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Homespun: The Incurables

The Fine Art of Distilling
www.theincurables.net

If you only know Jimmy Griffin as the consummate tribute-show guitarist, you only know half of the story. Griffin's high-profile turns playing the riffs of Keith Richards, Jimmy Page and David Gilmour in increasingly popular tributes to classic rock icons have been a central part of sold-out spectacles at the Pageant and elsewhere — the man simply looks like he was put on this earth to wrangle a Stratocaster behind thousand-watt bulbs, a cigarette Velcroed to his lower lip. His work leading the Incurables is more humble and refined; he's internalized 50 years of rock & roll know-how but largely sets those tropes aside for earnest, melodic songs that suit his smoky but sweet tenor voice.

Griffin has again assembled a pretty unbeatable list of this city's most versatile players: All four members of the Feed appear on The Fine Art of Distilling, alongside the horn work care of Funky Butt Brass Band and the Urge. Troubadour Dali's Kevin Bachmann continues to earn his keep as one of St. Louis' most sought-after bassists, and long-time guitarist Bryan Hoskins rounds out this cohort as a melodic foil for Griffin's rangy, tasteful playing. No single sound dominates the disc; they hark back to the 1967 Beatles with the Mellotron-fueled "Wish" and pull off an effective bar-band boogie on the set-closing "Break the Heart of the World."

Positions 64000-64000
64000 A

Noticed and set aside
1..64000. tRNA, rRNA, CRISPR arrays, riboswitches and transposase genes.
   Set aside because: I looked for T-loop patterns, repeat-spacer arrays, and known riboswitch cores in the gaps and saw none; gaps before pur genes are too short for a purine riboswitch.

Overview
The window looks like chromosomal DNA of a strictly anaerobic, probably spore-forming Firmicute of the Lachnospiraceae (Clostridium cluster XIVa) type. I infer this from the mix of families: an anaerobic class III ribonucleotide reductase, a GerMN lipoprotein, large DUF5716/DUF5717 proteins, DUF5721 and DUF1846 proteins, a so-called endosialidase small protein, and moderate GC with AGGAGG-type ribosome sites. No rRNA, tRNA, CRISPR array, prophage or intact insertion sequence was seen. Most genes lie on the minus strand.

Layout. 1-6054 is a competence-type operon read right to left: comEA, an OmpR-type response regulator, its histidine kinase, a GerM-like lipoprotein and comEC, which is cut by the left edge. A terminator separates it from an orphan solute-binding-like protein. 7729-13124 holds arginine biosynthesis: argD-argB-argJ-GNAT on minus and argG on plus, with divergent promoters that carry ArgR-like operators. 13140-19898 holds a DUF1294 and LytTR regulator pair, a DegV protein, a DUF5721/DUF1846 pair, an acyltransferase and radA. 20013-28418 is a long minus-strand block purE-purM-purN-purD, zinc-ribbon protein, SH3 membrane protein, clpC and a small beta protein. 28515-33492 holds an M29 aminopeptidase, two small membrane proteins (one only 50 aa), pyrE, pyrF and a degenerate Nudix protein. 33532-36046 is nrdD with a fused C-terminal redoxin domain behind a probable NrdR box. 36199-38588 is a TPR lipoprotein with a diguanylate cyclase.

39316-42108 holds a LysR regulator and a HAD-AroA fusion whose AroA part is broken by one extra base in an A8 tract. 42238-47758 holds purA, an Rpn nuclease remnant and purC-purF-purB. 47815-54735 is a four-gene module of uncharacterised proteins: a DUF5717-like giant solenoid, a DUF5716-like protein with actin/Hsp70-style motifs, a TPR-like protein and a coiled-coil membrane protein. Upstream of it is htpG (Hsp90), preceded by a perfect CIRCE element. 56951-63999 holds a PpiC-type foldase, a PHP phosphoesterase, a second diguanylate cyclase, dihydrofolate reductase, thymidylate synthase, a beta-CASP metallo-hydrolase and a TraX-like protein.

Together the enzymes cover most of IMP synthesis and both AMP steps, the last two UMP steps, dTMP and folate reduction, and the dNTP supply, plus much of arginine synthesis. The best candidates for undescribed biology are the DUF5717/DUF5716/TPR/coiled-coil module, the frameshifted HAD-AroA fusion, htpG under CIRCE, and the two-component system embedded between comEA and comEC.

For a guitar-slinger's album, Distilling is short on solos or look-at-me wankery; Griffin and his bandmates swing their axes in the direction of smart, streamlined rock songs with an emphasis on sticky hooks and power-pop dynamics. Only the seven-minute "Ain't No Heaven for Billionaires" indulges in some back-and-forth licks, befitting the dark, bitter blues of the tune. Elsewhere, Griffin, Hoskins and fellow six-stringer Jordan Heimburger are more focused on dialing in distinct tones to fit the mood. The simple riff on "Say It Loud" wheels about like an overdriven fiddle, while the introductory chimes on "Famous Last Words" ring out with Byrdsy precision. That track in particular benefits from thoughtful production that frames Griffin's ruminative lyrics with plangent guitars, bottom-heavy electric piano and Paige Brubeck's harmonies. His prominent vocals, on that track and throughout the album, serve to center the record around Jimmy Griffin the singer-songwriter, as if to remind us that a rock & roll guitarist is only as good as the songs he serves.

 
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